What’s New This Week:
Some (Data) Privacy, Please!
Most of us received the “Presidential Alert” on our phones last week. FEMA wanted to test its new emergency messaging system, but instead ended up creating a lot of confusion and unease. The Integrated Public Alert Warning System, or IPAWS, is designed to inform the public about a major national emergency. Despite the alert’s puzzling name, it didn’t actually come from the president. Still, many are concerned about this type of system and see it as an invasion of personal privacy.
Not surprisingly, there’s already a lawsuit claiming the FEMA alert system is comparable to “hijacking private property for the purpose of planting a Government-controlled loudspeaker in the home and on the person of every American.” One wonders how the plaintiffs must feel about Alexa…
Privacy concerns will never go away as technology penetrates every aspect of our lives and the misuse of consumer data continues on social media. To address some of these issues, the Commerce Department has launched initiatives to create new consumer privacy guidelines for federal agencies and private companies. Agencies are increasingly collecting consumer data and public awareness of privacy issues is growing. The EU’s General Data Protection Regulation and California’s new privacy law are also adding to the pressure on the U.S. government.
BGOV’s Chris Cornillie explains the factors driving the Commerce Department’s efforts to overhaul privacy standards in this week’s exclusive story.
In related news, the tech industry is suddenly open to the idea of federal privacy legislation. Could it be post-Cambridge Analytica guilt? Not likely, according to one privacy advocate: Shockingly, it seems that tech companies may not have consumers’ best interests at heart when they embrace regulation. Involving the Trump administration and Congress in their efforts may, in fact, weaken state-level consumer privacy protections. What’s the old saying? Keep your friends close, and your regulators closer.
Finally, as you well know, the U.S. government collects and stores tons of consumer data, yet it has very few data leaders. Chief data officers exist at only six of the 24 departments and major agencies, according to an IBM Center report. At the bureau level, scientific and statistical agencies have CDOs, but most large federal agencies don’t have data leadership.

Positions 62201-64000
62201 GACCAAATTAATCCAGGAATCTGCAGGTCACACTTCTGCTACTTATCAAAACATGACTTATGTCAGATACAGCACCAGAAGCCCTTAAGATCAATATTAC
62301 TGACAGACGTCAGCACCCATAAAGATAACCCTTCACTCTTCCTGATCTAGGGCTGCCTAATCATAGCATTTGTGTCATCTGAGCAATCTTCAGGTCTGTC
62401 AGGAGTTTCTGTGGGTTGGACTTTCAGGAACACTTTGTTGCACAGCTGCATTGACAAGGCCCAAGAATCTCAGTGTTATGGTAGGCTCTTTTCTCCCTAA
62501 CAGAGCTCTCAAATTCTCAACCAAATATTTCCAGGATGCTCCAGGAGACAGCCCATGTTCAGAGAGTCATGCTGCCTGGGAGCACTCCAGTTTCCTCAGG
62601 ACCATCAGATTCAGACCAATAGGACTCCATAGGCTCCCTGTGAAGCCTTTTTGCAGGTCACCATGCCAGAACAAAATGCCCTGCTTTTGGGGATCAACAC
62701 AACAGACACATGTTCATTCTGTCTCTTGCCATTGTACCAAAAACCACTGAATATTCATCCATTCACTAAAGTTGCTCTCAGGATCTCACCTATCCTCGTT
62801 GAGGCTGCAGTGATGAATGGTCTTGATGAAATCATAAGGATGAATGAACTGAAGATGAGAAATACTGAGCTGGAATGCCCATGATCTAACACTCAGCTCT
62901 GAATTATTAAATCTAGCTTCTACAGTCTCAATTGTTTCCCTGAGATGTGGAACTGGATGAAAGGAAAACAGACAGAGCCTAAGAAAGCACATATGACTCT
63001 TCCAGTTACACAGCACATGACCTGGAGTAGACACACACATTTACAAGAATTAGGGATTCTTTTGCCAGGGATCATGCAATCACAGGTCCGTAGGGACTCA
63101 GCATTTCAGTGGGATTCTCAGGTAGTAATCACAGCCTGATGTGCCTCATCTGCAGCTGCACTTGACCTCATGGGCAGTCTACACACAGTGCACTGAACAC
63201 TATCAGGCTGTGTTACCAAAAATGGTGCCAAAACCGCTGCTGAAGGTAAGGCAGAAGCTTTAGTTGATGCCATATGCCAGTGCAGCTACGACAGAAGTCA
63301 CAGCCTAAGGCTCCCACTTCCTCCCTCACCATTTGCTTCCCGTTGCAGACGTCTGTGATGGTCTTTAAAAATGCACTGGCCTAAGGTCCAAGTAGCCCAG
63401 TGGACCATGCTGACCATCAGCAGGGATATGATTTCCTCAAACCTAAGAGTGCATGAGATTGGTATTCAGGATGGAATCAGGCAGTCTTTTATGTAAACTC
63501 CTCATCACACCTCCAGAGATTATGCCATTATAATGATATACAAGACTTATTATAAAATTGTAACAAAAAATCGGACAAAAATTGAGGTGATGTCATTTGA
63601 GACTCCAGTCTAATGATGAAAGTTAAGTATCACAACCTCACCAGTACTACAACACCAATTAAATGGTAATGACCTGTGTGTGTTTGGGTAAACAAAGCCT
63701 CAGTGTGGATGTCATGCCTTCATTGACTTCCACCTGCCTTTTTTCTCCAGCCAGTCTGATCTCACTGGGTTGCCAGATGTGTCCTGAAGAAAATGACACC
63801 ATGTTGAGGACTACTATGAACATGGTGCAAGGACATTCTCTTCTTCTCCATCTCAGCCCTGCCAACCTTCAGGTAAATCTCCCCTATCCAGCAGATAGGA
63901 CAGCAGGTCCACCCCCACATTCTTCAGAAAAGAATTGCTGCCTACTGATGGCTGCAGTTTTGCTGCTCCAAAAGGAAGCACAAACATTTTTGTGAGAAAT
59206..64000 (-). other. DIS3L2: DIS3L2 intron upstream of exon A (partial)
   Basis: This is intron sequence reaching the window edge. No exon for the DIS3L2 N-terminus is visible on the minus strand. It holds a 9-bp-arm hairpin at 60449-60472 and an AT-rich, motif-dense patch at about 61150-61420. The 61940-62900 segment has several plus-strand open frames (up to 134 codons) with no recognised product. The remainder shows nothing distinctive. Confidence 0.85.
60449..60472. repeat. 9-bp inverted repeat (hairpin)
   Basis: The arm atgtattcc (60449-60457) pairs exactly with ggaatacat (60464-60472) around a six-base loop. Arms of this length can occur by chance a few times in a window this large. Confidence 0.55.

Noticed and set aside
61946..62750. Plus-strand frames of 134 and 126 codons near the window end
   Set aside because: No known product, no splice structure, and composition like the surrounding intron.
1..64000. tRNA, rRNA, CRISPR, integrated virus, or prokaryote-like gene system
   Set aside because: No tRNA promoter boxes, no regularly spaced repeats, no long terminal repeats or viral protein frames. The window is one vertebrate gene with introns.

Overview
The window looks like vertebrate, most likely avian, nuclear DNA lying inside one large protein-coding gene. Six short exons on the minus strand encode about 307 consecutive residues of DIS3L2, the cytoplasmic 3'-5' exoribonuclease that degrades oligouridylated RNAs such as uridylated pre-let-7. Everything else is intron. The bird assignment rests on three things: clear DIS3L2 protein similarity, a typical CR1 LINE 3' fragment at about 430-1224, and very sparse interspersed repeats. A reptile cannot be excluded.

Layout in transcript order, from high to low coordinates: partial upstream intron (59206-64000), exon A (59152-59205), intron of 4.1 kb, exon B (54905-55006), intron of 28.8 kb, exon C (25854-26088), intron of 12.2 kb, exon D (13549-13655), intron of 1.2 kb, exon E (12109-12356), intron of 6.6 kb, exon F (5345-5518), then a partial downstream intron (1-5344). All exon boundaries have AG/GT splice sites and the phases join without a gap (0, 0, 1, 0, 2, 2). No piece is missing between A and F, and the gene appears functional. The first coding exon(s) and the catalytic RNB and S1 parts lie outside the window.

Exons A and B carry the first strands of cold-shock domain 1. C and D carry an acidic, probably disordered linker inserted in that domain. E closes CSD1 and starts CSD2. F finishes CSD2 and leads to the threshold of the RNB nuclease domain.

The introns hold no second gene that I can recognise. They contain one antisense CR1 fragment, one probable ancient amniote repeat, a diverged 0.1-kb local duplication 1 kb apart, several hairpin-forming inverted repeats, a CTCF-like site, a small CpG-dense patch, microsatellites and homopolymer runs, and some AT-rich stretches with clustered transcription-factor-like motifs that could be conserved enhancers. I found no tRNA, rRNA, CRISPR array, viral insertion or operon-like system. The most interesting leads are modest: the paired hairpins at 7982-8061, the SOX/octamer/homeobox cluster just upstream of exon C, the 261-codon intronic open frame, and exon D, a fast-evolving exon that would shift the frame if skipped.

You can’t argue with that data! More news you can use:
“The intent of this new framework is to increase the effectiveness of privacy protections by enabling conscious, well-considered choices that are made by organizations based on their customer needs that are clearly communicated and understood.”
—Walter Copan, director of the National Institute of Standards and Technology
Strategy & Leadership
Census Nominee Looks to Fill Vacant Role
Steven Dillingham could become the Census Bureau’s first permanent director since John Thompson retired in June 2017. With the 2020 population count coming in less than 18 months, Dillingham will have to tackle pressing IT challenges if confirmed. Read more.
Meet VA’s Sammies Winner
Veterans Affairs digital service leader Marcy Jacobs just received the Service to America Medal for management excellence. But her work is not done yet. Jacobs plans to continue simplifying the online experience for more than 40 million veterans and their families. Read more.
In the Cloud
‘Cloud Smart’ Strategy Explained
The federal cloud services market has grown fivefold since 2010, according to Bloomberg Government. That’s why the Trump administration’s new cloud computing strategy aims to give agencies the tools they need to make informed technology decisions.
NOAA Seeks Cloud Partnerships Insight
The National Oceanic and Atmospheric Administration has been sharing its data with five of the largest cloud service providers over the last few years. Now the agency wants to get feedback from users as it moves on to the next phase of its open data program. Read more.
Eye on Security
Election Security May Wait Until After Midterms
Legislation that protects voting systems from foreign hackers is gaining support in the Senate. Just don’t expect to see it before the November elections. Some lawmakers believe the anti-hacking measure won’t be necessary for the midterms.
‘Hack the Marine Corps’ Exposes Vulnerabilities
The results are in from the Marine Corps’ recent bug bounty program. Those invited to hack 200 public-facing websites uncovered more than 150 vulnerabilities, which has proven to be an “incredibly valuable experience,” according to the agency. Read more.
DHS Reorganizes Science & Technology Directorate
Homeland Security is dividing the Science & Technology Directorate into four offices, tomake it easier for industry—including startups—to work with the agency. The Directorate no longer has unrestricted time for traditional R&D, an agency official said. Read more.
SSA Nominee Promises IT Improvements
Why is Andrew Saul, President Donald Trump’s top pick to run the Social Security Administration, “scared to death” of legacy IT systems? Saul told lawmakers at his confirmation hearing that he wants to make IT modernization, data sharing, and cybersecurity top priorities. Read more.
Thanks for reading this week’s edition of Bloomberg Government’s Technocrat!